Insomnia? REST with Azure NetApp Files: Part 1 of 3

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Hello and welcome to the first post in a three part series that will help you get up and running with the Azure REST API. More specifically I’ll show you how to use the Azure API to interact with your Azure NetApp Files resources.

Getting started with REST APIs can be a little tricky. There are several components to a REST API call. Combine that with the various types of authentication and things can get pretty overwhelming. Microsoft has chosen to use what is called ‘bearer token’ as the authentication method for their Azure Management API.

I’ll call this first part ‘bearer of good tokens’.

This ‘bearer token’ is unique to you and your Azure subscription. It needs to be passed as part of your REST API call in order to prove to Azure that you are authorized to interact with your Azure resources. This token should be treated as a very sensitive bit of information. Keep it in a secure place and don’t accidently commit it to a public code repository. (been there, done that!)

“This sounds exciting, how do I get my bear token!?” ๐Ÿ”—

Erm… that’s ‘bearer token’ and great question! Microsoft has made this quite easy and I have broken it down in to three easy steps:

  1. Create an Azure ‘service principal’
  2. Install and Configure Insomnia Core (REST API client)
  3. Issue a POST request to https://login.microsoftonline.com

Let’s dive in to each of these a little bit deeper…

1. Create an Azure ‘service principal’ ๐Ÿ”—

I think the easiest way to do this is to use the Azure CLI (az cli):

az ad sp create-for-rbac --name "AzureNetAppFilesSP"

If you are not familiar with the Azure CLI, go check out this getting started guide.

The output (in JSON) should look something like this:

 "appId": "11111111-1111-1111-1111-111111111111",
 "displayName": "AzureNetAppFilesSP",
 "name": "http://AzureNetAppFilesSP",
 "password": "22222222-2222-2222-2222-222222222222",
 "tenant": "33333333-3333-3333-3333-333333333333"

We’ll need some of this information a bit later.

2. Install and Configure Insomnia ๐Ÿ”—

Go here and follow the instructions to install Insomnia Core. It should look something like this: Insomnia Core

Now create a ‘Sub Environment’. The sub environment contains all of the specific variables that we need to interact with our Azure resources. You may have multiple sub environments if you will be interacting with multiple Azure subscriptions, for example.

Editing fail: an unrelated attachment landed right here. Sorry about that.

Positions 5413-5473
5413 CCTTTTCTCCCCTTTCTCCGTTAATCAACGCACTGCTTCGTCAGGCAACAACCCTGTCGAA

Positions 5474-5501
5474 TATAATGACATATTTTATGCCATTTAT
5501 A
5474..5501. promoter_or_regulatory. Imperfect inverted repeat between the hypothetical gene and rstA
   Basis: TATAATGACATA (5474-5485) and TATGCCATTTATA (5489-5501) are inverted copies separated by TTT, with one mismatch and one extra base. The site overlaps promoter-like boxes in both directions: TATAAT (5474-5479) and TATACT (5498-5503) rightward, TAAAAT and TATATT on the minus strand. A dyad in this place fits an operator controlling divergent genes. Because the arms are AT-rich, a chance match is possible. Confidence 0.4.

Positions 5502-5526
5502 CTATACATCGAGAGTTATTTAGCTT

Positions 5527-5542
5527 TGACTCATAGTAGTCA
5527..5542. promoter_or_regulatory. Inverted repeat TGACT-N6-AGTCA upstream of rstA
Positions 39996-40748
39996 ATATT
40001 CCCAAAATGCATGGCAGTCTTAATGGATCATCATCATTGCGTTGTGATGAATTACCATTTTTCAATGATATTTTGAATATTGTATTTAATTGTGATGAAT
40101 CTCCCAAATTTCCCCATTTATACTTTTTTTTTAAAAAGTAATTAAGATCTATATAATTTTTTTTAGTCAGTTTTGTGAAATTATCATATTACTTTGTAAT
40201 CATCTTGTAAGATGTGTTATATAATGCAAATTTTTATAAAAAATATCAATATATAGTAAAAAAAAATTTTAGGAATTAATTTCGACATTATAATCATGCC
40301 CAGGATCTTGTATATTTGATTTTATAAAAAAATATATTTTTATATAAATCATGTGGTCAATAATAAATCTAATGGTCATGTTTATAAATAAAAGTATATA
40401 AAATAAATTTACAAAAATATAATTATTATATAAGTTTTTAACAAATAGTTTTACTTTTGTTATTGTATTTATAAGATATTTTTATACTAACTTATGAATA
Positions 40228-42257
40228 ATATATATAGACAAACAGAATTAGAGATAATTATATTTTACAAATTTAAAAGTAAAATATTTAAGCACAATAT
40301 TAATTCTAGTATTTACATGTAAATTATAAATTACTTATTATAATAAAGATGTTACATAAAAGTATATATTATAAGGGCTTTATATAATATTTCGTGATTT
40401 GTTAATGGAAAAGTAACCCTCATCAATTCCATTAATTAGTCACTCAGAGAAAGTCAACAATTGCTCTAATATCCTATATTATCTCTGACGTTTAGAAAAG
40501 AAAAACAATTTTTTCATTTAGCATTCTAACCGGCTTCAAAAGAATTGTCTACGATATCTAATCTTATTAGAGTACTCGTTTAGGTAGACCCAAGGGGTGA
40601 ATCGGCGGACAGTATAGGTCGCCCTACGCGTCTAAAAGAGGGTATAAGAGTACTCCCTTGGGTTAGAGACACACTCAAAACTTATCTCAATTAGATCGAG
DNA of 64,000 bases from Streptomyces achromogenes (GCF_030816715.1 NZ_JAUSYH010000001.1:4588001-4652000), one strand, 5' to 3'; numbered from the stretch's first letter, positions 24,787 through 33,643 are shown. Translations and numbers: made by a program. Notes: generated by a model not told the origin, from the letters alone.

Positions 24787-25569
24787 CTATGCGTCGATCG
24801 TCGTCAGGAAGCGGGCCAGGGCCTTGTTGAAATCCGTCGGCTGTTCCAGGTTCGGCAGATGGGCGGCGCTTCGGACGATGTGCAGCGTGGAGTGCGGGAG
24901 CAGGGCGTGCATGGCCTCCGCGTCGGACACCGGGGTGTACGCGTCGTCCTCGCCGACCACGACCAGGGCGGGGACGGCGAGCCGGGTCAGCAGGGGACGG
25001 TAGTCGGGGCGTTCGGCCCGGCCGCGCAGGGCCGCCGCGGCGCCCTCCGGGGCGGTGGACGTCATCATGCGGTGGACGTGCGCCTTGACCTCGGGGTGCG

Click the down arrow next to ‘No Environment’, select ‘Manage Environments’, click the + symbol next to ‘Sub Environments’, and select ‘Environment’. You are now presented with a screen and two curly braces: {}, this is where we can specify variables that are specific to our environment to be later referenced in your API calls. It should look like this: Insomnia Sub Environment

Rename your sub environment (I called mine ‘AzureNetAppFiles’) and replace the two curly braces with the output of your ‘az ad sp create-for-rbac’ command from step 1. This is what we have so far: Insomnia Sub Environment Variables Go ahead and click ‘Done’ in the bottom right hand corner. Back at the main screen, select your new sub environment from the drop down menu to activate it.

3. Issue a POST request to https://login.microsoftonline.com ๐Ÿ”—

Now that we have our sub environment created and variables defined, we can issue our POST API call to generate our bearer token.

Go back to Insomnia and click ‘New Request’ from the main screen, name your request ‘Get-BearerToken’, make sure the dropdowns say ‘POST’ and ‘Multipart’ and then click ‘Create’. Insomnia New Request

At the top of the window you will see a text field to the right of the word ‘POST’. Paste the URL below in to that field.


Double curly braces are how we reference variables within Insomnia. You should see ‘{{subid}}’ turn in to a colored square if you have done everything correctly. When we send our request, the ‘subid’ variable gets replaced with our Azure subscription ID that we defined in our sub environment.

Now create the following four name/value pairs in the ‘Multipart’ tab:


Insomnia Before Bearer Post

And finally, click the ‘Send’ button to get your bearer token. You should get a ‘200 OK’ response and the right hand pane will display the content of the response, which includes your bearer token.

Insomnia Token

Stay tuned for part two where I’ll show you how to use the Azure REST API to get information about your Azure NetApp Files resources.